Dr. Zac Turner discusses the psychology behind trolling

It’s just as much an addiction as alcohol, drugs, or gambling. Dr. Zac Turner explains how you can kick it.

Welcome to Ask Doctor Zac, a weekly column from news.com.au. This week, Dr. Zac Turner talks about what drives internet trolls.


Hello Dr Zac,

I’m ashamed to say it, but I’m addicted to trolling people on social media. Right after the pandemic started, I lost my job and ended up on Centrelink. I found myself spending more time on the internet and eventually getting angry watching the world go crazy.

I was so frustrated with the amount of snowflakes in Australia that I started telling people exactly what I thought of them, using fake accounts.

Now I spend over six hours a day on the internet harassing people I don’t like. The feeling I get is addictive – and helps me manage my own “not-so-perfect life”.

What’s wrong with me? Am I a psychopath or do I just need a friend? I’m worried because I’ve heard the government is cracking down on trolls and could potentially send them to jail.

– Mike, Adelaide


People have turned to stranger things in these times of extreme stress, so don’t be too hard on yourself. Your acknowledgment that what you are doing is wrong and seeking help is a good start.

There are a range of factors at play here in your scenario, and I recommend discussing them with a professional, and some from a medical and psychological standpoint.

I think the feds should find internet trolls, but send them to therapy for free. More often than not, trolls are disenfranchised men (more often than women) rather than criminals. Your world may have turned upside down and it could feel like you’re regaining some of the control you think you’ve lost. A lot of times you project your frustration with your situation onto the internet and onto others, which isn’t cool.

The problem with your situation, however, is that you are currently projecting your frustration through the addictive outlet of social media and the internet. You have to think of it like how someone drinks alcohol when they’re upset.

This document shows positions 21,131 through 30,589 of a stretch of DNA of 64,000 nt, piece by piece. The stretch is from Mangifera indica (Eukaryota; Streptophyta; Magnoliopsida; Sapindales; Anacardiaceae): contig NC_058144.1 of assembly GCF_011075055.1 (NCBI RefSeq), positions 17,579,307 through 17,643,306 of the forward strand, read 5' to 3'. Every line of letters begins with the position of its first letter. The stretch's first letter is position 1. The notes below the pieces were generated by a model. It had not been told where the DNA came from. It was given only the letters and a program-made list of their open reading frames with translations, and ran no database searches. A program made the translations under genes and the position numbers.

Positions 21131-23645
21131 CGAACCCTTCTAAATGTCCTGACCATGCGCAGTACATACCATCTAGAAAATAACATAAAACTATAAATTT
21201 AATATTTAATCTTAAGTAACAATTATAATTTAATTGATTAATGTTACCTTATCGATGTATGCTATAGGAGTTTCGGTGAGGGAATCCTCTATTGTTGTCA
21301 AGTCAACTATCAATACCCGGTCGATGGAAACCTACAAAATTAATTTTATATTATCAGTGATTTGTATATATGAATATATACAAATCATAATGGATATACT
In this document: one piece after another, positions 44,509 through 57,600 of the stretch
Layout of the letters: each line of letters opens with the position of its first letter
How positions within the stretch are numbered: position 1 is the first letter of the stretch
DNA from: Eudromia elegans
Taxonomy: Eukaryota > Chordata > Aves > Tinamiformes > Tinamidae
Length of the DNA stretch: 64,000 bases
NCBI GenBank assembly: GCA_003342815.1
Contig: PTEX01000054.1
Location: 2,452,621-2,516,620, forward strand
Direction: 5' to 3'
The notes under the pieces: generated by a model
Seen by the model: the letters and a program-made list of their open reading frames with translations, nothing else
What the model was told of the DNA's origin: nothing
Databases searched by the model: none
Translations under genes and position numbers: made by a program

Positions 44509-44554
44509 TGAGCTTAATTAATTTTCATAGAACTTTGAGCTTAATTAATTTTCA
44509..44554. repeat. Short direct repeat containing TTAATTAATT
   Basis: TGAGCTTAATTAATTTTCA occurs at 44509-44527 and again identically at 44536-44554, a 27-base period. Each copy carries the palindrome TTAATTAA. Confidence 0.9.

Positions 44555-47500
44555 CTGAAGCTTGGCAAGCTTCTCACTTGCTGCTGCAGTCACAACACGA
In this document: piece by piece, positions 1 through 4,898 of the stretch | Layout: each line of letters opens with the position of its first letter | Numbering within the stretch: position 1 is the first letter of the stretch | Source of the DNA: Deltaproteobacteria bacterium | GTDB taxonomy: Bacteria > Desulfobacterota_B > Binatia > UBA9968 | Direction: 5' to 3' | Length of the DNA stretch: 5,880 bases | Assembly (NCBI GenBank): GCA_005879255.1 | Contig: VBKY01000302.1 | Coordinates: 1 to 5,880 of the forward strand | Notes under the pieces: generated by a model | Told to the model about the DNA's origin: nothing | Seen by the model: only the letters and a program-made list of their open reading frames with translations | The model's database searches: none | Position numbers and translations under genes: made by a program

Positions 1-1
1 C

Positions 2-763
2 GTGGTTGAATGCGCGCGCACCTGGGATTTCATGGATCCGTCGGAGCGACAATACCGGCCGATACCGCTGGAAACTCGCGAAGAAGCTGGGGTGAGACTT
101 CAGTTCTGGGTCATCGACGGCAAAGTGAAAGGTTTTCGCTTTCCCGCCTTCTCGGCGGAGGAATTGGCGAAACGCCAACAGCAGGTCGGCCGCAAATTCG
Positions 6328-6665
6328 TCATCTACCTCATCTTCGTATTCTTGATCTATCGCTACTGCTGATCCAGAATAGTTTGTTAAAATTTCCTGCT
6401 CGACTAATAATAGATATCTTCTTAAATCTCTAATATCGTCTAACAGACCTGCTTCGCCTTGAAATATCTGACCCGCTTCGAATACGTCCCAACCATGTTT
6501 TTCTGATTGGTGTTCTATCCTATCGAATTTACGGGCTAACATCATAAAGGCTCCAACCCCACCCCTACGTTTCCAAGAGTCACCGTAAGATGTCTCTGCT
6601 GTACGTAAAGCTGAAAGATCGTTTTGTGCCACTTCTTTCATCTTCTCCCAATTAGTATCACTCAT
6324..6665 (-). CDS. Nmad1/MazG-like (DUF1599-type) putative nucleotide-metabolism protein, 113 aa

Let’s dissect the psychology of a textbook troll. Take the context out of their life situation and focus on the main attributes.

Internet trolls are typical prototypical sadists. They enjoy inflicting pain on strangers to feel better or more in control. In the case of a troll, bullying people on the internet gives them pleasure by reducing their own uncertainty.

Any mental health professional would be hesitant to diagnose you without getting the full picture in a few sessions.

Diagnosing a person in the medical field means that this person fulfills a list of criteria as designated by the Diagnostic and Statistical Manual of Mental Disorders – jumping to the conclusion that you or someone you know is a sadistic psychopath without a professional is definitely not the right way to go, so let’s break down your question further.

At first glance, I can see that you have entered a very stressful life situation, in addition to the daily dealings with the pandemic. You lost your job, started accepting Centrelink payments and engaged in unhealthy practices to increase dopamine and serotonin.

I’m sure you experience some level of trolling addiction. Addiction is most likely attributed to things like gambling, drugs, or alcohol, but in fact it could be anything. It is the psychological need to do, take, or use something to the point where it is harmful to you.

By wreaking havoc on the internet, you find it funny or amusing and therefore reward yourself. Every time we reward ourselves, we begin to build pleasure pathways in our brain. Then we seek out similar rewarding stimuli to continue the flow of pleasure.

The problem is that you have to seek increasingly challenging rewards to keep the flow going – which is why trolls often get worse over time.

I recommend you drink a glass of water, take a walk outside and book yourself to see your GP or a psychologist. Focus on positive pathways of pleasure, rather than spending hours on the internet in the dark.

Dr. Zac Turner holds a Bachelor of Medicine and a Bachelor of Surgery from the University of Sydney. He is both a physician and co-owner of the Concierge Doctors telehealth service. He was a registered nurse and is also a qualified and experienced biomedical scientist in addition to being a PhD candidate in biomedical engineering.

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